She was defeated by Democrat Mark Kelly, turning both of the state's Senate seats blue.
Sen. Martha McSally (R-AZ) lost her bid in a Senate special election to serve out the remainder of the late-Sen. John McCain's term — making it the second time in two years that McSally has lost a Senate contest in the state.
McSally lost to Democrat Mark Kelly, taking 46.6% to Kelly's 53.4%, with 82% of precincts reporting, according to the New York Times.
McSally's bid wasn't a reelection effort, despite the fact that she held the seat.
That's because two years ago, McSally lost the Senate seat vacated by now-former Sen. Jeff Flake (R-AZ).
Despite losing the race, Arizona's Republican governor appointed McSally to the seat left vacant after McCain died — allowing her to serve despite the fact that Arizona voters rejected her candidacy.
Now, she's lost again, helping turn both of Arizona's Senate seats blue — something that hasn't happened since 1953.
McSally, for her part, lost after fully embracing Donald Trump, voting with him 94% of the time, according to FiveThirtyEight.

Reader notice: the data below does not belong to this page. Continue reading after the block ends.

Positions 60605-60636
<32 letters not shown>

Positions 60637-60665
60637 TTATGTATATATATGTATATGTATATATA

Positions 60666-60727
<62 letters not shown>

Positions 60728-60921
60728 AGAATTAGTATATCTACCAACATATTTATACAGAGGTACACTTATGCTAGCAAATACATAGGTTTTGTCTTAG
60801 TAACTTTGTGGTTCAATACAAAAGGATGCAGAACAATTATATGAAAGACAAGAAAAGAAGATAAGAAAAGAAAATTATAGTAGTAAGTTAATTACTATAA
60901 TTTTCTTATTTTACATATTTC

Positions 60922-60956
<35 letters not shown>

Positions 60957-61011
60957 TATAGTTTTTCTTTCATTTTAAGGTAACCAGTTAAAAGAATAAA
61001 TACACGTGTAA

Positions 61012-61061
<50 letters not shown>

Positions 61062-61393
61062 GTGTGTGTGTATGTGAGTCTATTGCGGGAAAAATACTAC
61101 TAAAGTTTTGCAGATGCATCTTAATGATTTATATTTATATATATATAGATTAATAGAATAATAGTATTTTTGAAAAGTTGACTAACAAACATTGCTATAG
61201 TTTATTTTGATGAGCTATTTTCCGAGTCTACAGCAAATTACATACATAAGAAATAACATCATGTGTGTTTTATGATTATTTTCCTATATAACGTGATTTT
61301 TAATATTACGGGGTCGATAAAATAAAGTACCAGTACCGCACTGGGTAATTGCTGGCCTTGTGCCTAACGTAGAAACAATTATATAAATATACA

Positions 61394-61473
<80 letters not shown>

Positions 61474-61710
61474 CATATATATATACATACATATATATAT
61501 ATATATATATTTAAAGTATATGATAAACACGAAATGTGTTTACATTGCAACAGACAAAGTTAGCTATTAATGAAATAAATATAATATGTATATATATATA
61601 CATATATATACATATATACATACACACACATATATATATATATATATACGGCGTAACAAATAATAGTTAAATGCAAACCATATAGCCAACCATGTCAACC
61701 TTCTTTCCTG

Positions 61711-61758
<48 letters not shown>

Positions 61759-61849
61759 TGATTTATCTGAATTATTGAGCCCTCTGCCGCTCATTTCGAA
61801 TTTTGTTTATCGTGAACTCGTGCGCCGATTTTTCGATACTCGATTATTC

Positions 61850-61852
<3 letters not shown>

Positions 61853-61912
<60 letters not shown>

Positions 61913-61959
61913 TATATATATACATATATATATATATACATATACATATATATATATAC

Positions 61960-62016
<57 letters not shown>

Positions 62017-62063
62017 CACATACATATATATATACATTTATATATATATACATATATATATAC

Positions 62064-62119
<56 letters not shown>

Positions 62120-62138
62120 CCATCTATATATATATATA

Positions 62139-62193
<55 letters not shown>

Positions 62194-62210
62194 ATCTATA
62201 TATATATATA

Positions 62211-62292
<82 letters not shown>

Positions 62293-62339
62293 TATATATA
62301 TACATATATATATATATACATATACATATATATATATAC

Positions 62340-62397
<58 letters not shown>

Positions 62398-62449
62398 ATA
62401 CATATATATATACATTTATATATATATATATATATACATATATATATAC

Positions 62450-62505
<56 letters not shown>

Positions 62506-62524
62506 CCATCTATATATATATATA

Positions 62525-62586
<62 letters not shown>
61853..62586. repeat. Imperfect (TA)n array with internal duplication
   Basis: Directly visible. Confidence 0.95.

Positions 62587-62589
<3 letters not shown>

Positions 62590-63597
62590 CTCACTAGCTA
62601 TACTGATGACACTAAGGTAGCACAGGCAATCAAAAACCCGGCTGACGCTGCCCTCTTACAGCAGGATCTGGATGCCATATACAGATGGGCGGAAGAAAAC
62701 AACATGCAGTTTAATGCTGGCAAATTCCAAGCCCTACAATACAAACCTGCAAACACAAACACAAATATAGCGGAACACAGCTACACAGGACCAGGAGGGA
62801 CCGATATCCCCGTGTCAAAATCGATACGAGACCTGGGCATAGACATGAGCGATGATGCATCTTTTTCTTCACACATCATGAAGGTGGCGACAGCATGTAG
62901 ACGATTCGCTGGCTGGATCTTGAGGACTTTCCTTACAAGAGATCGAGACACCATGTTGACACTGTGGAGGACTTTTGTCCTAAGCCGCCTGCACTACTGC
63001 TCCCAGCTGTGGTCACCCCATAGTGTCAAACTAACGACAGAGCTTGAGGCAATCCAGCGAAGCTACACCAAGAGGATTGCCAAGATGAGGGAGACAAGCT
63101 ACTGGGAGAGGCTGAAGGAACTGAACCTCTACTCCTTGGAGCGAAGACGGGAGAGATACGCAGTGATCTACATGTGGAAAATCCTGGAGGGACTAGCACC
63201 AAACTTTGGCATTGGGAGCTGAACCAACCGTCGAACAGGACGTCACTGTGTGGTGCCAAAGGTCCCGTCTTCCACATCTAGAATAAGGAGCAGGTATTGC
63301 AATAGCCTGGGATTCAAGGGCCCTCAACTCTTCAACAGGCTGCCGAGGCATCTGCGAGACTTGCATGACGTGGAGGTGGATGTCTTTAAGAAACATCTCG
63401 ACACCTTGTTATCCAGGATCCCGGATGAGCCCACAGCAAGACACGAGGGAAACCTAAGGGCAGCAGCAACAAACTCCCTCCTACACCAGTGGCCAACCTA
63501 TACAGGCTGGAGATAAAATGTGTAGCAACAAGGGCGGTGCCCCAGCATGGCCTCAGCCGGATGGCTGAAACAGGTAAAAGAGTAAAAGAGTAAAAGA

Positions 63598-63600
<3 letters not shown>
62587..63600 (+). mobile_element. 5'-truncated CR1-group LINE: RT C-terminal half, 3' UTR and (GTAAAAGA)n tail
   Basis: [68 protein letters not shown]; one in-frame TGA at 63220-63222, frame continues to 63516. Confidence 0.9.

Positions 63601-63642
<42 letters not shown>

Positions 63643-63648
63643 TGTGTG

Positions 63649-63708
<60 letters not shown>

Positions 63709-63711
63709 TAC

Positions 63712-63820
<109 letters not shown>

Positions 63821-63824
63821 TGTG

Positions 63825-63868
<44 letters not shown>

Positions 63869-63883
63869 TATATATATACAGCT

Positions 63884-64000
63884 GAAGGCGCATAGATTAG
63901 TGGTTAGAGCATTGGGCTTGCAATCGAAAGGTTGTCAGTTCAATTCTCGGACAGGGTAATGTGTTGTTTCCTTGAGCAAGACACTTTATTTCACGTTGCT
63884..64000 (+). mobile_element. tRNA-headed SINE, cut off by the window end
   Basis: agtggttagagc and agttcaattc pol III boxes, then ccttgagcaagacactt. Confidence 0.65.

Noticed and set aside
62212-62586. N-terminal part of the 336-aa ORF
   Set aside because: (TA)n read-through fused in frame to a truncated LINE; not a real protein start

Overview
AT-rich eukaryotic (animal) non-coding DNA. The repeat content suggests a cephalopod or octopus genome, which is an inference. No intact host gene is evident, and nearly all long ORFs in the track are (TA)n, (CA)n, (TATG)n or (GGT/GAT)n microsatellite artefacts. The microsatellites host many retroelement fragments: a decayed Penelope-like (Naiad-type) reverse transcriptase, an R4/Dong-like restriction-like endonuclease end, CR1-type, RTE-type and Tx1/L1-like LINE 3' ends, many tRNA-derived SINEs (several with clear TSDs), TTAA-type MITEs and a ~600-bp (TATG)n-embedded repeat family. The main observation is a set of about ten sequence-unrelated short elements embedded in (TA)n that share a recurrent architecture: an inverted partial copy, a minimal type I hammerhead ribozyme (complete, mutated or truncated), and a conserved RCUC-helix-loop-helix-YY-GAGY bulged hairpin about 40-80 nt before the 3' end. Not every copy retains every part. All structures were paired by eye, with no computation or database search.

Yet despite her support for Trump — who also lost the state, according to the Associated Press — she refused to say whether she was proud to back him.
McSally also voted to dismantle the Affordable Care Act, infamously saying in a closed-door Republican Caucus meeting when she served in the House that Republicans should repeal this "fucking thing" in a pep talk.
In the Senate race this cycle against Kelly, McSally also smeared Kelly for supporting his wife's gun control group. Kelly's wife is Gabrielle Giffords, the former Democratic congresswoman who was shot in the head in an assassination attempt in 2011 but survived — going on to launch a group that backs responsible gun laws.
Ultimately, McSally's loss is an embarrassment for her and the GOP, which painted her as a "rising star" in the party as it sought to appeal to women voters.
Published with permission of The American Independent Foundation.